In Debian we maintain a package for the sqlite3 libraries. We also
maintain a package for DBD::SQLite, which includes a bundled version
Judging by the Makefile.PL, there are ways to force the module to use
the system SQLite, but it has been disabled:
# 2005/6/19, by email@example.com
# Determine if we are going to use the provided SQLite code, or an already-
# installed copy. To this end, look for two command-line parameters:
# USE_LOCAL_SQLITE -- If non-false, force use of the installed version
# SQLITE_LOCATION -- If passed, look for headers and libs under this root
# In absense of either of those, expect SQLite 3.X.X libs and headers in the
# common places known to Perl or the C compiler.
# But why do we need to use an older, system-installed library?
# Let's always use the bundled one. -- ISHIGAKI
# For the moment, while we're fixing things, this is reasonable.
# However, logic in the form "I lack knowledge, thereforce lets do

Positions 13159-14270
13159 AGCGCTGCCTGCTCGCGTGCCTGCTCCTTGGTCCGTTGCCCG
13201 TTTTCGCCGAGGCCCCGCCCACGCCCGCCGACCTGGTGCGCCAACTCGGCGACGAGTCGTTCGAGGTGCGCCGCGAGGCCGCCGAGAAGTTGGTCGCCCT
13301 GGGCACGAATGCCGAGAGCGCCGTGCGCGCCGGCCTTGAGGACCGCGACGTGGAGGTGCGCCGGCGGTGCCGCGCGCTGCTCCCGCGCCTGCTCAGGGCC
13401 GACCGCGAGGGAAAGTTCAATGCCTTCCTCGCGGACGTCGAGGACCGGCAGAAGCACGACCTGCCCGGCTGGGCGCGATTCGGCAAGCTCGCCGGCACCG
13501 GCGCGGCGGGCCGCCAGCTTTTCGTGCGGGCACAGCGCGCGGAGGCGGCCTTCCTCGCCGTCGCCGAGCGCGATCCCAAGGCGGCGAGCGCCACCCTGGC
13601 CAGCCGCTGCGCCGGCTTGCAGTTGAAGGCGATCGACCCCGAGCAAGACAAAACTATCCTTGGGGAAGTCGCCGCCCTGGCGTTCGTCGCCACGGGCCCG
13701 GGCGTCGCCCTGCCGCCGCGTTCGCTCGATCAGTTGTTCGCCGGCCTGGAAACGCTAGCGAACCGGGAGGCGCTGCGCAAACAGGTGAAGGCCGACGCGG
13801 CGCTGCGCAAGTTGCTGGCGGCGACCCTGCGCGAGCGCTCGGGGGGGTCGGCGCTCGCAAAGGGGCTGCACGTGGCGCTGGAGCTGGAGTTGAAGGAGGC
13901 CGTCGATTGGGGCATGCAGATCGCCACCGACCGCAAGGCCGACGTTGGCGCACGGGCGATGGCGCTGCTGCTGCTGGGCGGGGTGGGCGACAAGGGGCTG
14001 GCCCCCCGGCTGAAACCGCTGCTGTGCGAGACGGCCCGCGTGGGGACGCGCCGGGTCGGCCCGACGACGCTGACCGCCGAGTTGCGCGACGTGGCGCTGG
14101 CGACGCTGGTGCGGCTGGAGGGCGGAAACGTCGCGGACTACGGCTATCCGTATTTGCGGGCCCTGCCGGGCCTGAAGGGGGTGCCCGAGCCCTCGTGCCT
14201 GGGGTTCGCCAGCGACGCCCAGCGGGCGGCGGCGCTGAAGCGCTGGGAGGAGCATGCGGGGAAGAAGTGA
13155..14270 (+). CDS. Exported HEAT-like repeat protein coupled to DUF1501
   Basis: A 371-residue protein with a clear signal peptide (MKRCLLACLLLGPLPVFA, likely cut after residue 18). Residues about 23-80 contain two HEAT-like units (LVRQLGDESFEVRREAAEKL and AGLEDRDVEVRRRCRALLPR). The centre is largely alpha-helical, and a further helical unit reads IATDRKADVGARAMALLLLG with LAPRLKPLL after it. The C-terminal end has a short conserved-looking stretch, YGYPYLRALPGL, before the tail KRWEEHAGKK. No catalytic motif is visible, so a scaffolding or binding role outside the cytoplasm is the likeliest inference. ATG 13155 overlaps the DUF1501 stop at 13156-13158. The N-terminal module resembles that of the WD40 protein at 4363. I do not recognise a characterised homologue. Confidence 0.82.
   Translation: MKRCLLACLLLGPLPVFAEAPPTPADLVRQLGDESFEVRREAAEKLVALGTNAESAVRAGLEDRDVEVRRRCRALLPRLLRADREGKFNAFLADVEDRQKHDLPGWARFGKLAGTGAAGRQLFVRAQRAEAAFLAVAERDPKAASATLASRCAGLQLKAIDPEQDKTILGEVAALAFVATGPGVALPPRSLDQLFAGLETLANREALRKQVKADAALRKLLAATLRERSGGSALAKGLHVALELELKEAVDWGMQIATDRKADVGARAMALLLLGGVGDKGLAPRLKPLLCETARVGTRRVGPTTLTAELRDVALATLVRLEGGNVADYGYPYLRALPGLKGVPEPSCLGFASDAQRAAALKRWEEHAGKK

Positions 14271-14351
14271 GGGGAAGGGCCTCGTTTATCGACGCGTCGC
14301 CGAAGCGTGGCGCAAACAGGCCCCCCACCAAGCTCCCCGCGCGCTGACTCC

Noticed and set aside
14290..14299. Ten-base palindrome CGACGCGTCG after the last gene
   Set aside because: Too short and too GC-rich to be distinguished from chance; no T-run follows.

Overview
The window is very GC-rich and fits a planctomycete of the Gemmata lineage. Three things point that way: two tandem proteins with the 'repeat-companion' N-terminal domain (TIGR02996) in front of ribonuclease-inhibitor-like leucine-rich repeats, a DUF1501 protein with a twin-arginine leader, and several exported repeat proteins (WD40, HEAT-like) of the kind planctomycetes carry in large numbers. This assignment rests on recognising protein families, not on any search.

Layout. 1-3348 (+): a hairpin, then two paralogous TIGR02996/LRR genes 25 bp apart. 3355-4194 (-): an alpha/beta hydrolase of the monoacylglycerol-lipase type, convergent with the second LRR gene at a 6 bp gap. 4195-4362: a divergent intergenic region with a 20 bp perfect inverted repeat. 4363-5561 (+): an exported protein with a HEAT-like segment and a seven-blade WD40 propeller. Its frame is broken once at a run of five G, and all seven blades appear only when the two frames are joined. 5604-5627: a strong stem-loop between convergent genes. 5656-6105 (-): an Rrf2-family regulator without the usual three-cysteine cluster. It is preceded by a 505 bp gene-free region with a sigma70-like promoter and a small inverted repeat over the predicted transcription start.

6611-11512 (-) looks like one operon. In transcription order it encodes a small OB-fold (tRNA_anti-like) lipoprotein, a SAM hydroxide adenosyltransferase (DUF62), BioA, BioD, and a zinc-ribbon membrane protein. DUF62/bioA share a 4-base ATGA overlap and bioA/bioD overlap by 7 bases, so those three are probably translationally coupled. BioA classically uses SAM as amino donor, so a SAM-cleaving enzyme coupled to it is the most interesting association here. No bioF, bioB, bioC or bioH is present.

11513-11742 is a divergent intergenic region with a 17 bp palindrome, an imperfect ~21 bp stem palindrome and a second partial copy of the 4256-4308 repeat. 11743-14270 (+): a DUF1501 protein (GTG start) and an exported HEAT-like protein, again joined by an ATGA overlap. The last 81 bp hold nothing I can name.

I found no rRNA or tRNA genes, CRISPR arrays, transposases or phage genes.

# it this way" is not a sufficiently robust decision making process.
# Let's find out the full story first, so we can make an informed
# decision to whether to do this. -- ADAMK
From your standpoint as DBD::SQLite developers, it makes sense - "thesystem sqlite can be older than the one we're designed to work with;
how can we tell otherwise?" From a Perl developer standpoint, I think
the best place for an embedded sqlite installation is in an Alien
package. The idea with those is that you'd simply depend on
Alien::SQLite, and Alien::SQLite would install the package if
However, in Debian, we keep track of system packages such as sqlite3
and can guarantee that it is the appropriate version for use with the
bindings provided in DBD::SQLite. Ideally, those command-line
parameters above would be fantastic for us, in order to use the system
SQLite instead of the local version only.
This is because we might have patches in our sqlite3 package. If you
use the version bundled with DBD::SQLite, then obviously these patches
would be lost, which ultimately hurts our users.
So, for what it's worth, I'd just like to say that this would be a
great install feature for us, even as currently implemented (though
disabled with the whole if (0) surrounding it). I'm curious as to why
it was disabled in the first place; is it because the code for using a
system sqlite is insufficiently robust?
Thanks for any advice or suggestions you can offer. If there is a
better way to do this, I'd love to hear it.